Doves Ascendant in India on Brexit After Hounding Rajan on Rates

  • One-year interest-rate swaps fell to lowest since 2010 Tuesday
  • RBI ‘likely to turn more dovish’ in coming months: Nomura

The debate over India’s room to cut interest rates, which saw the central bank governor pilloried by populist politicians, is swinging in favor of the doves after Britain’s vote to exit the European Union.

Nomura Holdings Inc., which wasn’t expecting any easing from the Reserve Bank of India, now forecasts a 25-basis point reduction by end-2016. Credit Agricole CIB is reviewing its call for just one cut in the second quarter of 2017. The cost to lock in rates for one year in the swap market sank to 6.53 percent on Tuesday, the lowest since 2010, nearing the RBI’s 6.50 percent benchmark, amid speculation Governor Raghuram Rajan’s successor will heed to calls from some lawmakers amid Brexit-inspired global market chaos.

“The central bank is likely to turn more dovish in the coming months, given risks to economic growth as Brexit threatens to weigh on exports,” said Vivek Rajpal, an interest-rate strategist at Nomura in Singapore. “Proactive liquidity management and monetary easing expectations should act as a counter-force to some of the uncertainties.”

India is already battling an export slump, with overseas shipments having contracted for 18 straight months. While the U.K.’s share in exports is just about 3.5 percent, the rest of the EU accounts for about 13.5 percent, according to Japan’s biggest brokerage. Analysts at Nomura reduced their 2016 growth forecast to 7.3 percent from 7.6 percent, according to a June 24 report.

Subramanian Swamy, a member of Prime Minister Narendra Modi’s ruling party, publicly criticized Rajan for keeping rates unnecessarily high, even as the RBI chief pared the repurchase rate five times since early 2015 to a five-year low in April. Optimism that strong monsoon rains will boost food production and the need to cushion growth in Asia’s third-largest economy from Brexit shocks are once-again fueling easing bets.

Yes Bank Ltd. sees some chance of a 25 basis point cut prior to its estimate for a move in the October-December quarter. Rajan has said he will step down when his term ends in early September. No replacement has been named.

‘Adverse Impact’

Brexit “is likely have an adverse impact on India’s growth through trade and financial channels,” though much less than more open economies, Morgan Stanley economists including Chetan Ahya in Hong Kong wrote in a June 26 report. The central bank can respond with liquidity-enhancing tools, exchange-rate intervention and rate cuts, they wrote.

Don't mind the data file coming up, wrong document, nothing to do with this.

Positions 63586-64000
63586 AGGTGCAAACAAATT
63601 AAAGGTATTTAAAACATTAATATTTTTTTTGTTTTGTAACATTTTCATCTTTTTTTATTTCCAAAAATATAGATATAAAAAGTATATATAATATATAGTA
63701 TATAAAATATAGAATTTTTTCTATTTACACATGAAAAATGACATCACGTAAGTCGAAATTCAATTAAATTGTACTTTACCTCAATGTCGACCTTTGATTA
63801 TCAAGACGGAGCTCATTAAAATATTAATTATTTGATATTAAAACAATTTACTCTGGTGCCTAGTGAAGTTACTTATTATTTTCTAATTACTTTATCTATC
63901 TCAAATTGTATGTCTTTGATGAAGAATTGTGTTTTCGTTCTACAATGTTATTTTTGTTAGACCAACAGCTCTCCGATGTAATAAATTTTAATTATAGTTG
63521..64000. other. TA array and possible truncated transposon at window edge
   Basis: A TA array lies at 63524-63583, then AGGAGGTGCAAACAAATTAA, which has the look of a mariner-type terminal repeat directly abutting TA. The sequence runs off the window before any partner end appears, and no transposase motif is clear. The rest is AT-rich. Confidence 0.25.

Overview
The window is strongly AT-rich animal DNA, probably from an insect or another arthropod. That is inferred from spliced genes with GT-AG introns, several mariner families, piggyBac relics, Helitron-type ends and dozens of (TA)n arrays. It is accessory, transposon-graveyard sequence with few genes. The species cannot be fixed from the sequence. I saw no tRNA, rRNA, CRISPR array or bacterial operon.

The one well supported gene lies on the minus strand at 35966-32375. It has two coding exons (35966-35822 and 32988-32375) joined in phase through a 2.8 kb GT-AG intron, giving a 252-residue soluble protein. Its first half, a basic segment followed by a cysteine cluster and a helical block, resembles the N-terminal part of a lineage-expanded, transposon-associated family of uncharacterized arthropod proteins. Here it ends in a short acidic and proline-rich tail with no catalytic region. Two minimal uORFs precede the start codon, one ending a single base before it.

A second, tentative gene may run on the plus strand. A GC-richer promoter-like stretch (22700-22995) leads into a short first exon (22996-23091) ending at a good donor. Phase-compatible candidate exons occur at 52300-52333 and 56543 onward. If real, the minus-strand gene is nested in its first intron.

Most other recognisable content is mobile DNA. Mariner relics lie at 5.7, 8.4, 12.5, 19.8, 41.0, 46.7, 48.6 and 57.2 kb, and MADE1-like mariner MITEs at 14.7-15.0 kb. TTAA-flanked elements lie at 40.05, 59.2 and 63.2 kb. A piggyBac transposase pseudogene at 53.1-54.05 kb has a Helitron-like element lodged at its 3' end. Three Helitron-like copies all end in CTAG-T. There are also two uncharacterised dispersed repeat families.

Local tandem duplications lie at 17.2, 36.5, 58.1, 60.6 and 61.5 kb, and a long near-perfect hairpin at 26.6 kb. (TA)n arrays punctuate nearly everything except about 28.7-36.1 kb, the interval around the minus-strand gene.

Morgan Stanley expects another 50 basis points of easing as it sees inflation decelerating to 4.5 percent by March 2017, below the RBI’s target of 5 percent. Consumer prices rose 5.76 percent in May from a year earlier, the fastest pace in 21 months.

Prime Minister Narendra Modi’s cabinet approved an increase in salaries for civil servants, a government official told reporters on Wednesday. Higher salaries, however, also stand to boost consumption that’s been the key driver of the world’s fastest-growing big economy.

The rupee is Asia’s second worst-performing currency this year, having fallen 2.3 percent to 67.6850 a dollar in Mumbai on Wednesday. It slumped to as low as 68.2150 on Friday, near a record 68.845 per dollar hit in 2013, as Brexit roiled global markets.

Improved Liquidity

Investors are drawing comfort from the forecast for the highest monsoon rainfall in 22 years. The June-September seasonal showers can boost farm output and curb consumer food prices, which rose 7.55 percent in May.

A good monsoon can act as a trigger for a “more aggressive” easing, said Rajeev Radhakrishnan, Mumbai-based head of fixed income at SBI Funds Management Pvt., which oversees 1.07 trillion rupees ($15.8 billion) of assets. Rainfall so far has been 13 percent below normal.

One-year swaps have fallen 13 basis points this month to 6.55 percent, partly helped by RBI measures to boost cash supply in the financial system. The yield on the benchmark 10-year bonds has dropped three basis points in June to 7.44 percent, its lowest close in almost seven weeks.

“The market is expecting monetary policy to be more accommodative as Brexit clouds the global growth outlook,” said Himanshu Malik, a strategist at HSBC Holdings Plc in Hong Kong. The decline in swaps is a “reflection of both increased expectations of further monetary easing and improving liquidity conditions,” he said.

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